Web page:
The majority of the backlash, as outlined by sites like ArsTechnica and TUAW, appears to stem from the ambiguity of the non-acceptance letters and a lack of information regarding the specific criteria used by Cupertino-based company to decipher who is eligible for early acceptance and who is not.
"Thank you for expressing interest in the iPhone Developer Program. We have received your enrollment request," Apple wrote in an email sent to the vast majority of those who applied. "As this time, the iPhone Developer Program is available to a limited number of developers and we plan to expand during the beta period. We will contact you again regarding your enrollment status at the appropriate time."
Applicants outside the United States received a different response but to the same result: "Thank you for expressing interest in the iPhone Developer Program. We have received your enrollment request. *At this time, the iPhone Developer Program is only available in the US and will expand to other countries during the beta period. *We will contact you again regarding your enrollment status at the appropriate time. Thank you for applying."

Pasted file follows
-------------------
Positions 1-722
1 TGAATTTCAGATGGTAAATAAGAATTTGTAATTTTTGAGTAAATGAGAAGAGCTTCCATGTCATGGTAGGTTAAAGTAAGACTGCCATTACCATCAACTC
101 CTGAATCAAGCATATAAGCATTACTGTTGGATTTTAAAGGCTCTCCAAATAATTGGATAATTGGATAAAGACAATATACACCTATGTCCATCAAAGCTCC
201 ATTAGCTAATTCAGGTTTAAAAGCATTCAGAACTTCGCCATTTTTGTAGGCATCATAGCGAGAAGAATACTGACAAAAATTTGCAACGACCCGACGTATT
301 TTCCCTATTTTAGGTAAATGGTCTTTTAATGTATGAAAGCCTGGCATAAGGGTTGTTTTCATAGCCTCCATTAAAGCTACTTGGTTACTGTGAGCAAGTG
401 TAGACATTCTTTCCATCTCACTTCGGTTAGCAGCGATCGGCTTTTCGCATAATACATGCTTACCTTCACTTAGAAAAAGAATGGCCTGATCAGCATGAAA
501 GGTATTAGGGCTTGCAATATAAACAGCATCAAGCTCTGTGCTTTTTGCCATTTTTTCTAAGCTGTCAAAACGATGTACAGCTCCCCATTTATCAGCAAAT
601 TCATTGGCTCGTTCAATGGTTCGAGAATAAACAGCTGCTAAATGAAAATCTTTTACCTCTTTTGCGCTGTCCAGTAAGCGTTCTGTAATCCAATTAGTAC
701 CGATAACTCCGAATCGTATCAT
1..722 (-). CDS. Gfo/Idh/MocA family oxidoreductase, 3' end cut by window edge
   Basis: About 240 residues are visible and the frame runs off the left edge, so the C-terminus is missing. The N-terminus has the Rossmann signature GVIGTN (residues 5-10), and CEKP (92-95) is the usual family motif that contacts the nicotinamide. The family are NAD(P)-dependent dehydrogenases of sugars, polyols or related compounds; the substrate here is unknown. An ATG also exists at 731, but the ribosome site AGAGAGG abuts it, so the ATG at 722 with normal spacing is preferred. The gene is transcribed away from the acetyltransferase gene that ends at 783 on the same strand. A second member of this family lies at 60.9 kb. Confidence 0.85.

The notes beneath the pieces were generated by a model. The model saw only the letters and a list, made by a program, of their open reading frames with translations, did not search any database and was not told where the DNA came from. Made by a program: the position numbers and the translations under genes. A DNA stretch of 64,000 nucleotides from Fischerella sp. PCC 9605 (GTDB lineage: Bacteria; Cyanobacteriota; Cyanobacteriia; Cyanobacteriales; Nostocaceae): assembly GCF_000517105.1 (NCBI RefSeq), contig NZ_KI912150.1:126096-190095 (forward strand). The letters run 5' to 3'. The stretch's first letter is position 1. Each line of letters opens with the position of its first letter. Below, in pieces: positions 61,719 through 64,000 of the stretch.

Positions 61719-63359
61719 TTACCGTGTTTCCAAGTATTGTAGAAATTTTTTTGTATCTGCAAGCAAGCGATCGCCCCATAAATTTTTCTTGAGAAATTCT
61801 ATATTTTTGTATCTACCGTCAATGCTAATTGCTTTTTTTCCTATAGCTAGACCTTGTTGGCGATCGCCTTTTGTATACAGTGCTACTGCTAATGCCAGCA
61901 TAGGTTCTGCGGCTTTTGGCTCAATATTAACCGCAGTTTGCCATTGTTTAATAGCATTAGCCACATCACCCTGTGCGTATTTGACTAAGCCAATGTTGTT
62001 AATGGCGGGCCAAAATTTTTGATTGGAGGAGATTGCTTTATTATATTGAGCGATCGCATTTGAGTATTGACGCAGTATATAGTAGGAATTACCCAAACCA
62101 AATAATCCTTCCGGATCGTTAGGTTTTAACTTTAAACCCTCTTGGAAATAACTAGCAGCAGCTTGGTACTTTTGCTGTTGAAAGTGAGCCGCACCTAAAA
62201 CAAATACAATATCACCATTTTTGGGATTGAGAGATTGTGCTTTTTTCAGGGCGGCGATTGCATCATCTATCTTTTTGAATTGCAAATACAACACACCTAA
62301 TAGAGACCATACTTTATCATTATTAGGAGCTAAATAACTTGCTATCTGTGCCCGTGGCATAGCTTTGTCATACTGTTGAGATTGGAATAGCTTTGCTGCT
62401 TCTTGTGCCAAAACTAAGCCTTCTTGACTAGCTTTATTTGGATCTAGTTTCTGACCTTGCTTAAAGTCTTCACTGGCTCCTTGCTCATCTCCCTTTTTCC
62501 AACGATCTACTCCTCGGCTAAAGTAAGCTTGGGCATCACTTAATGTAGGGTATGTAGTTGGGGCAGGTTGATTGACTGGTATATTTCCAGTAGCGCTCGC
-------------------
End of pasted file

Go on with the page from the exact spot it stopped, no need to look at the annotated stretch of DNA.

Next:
In what may be some condolence to those applying, it's reported that Apple does not appear to be discriminating between corporations and developers of various stature. Instead, the policy appears to be that of gradual expansion during the ongoing beta stage, as noted by MacRumors, the only publication thus far to have claimed knowledge of some developers receiving Apple's official endorsement into the program.
Still, that's left those not so fortunate to wonder what affect their temporary rejection will have on their ability to garner a portion of the $100 million iFund launched by venture capitalist firm Kleiner Perkins Caufield & Byers to help support aspiring iPhone application creators.
"Got my rejection email, today. Know someone else who did, also," said Chad, a prospective developer commenting on the matter over at iLounge . "Suppose iFund will wanna float any money my way now that apple has ditched me? I doubt it. Ah… thanks Apple."
But are there real grounds for paranoia at this point? Likely no, the publication suggests. It notes that that temporary rejection letters arriving in droves on Friday simply reiterate what was stated by Apple chief executive Steve Jobs last week while announcing the program: that it would be available only to a "limited number of developers" in the early stage, with substantially more gaining their digital certificate and access to the beta version of iPhone software v2.0 as its final June release approaches.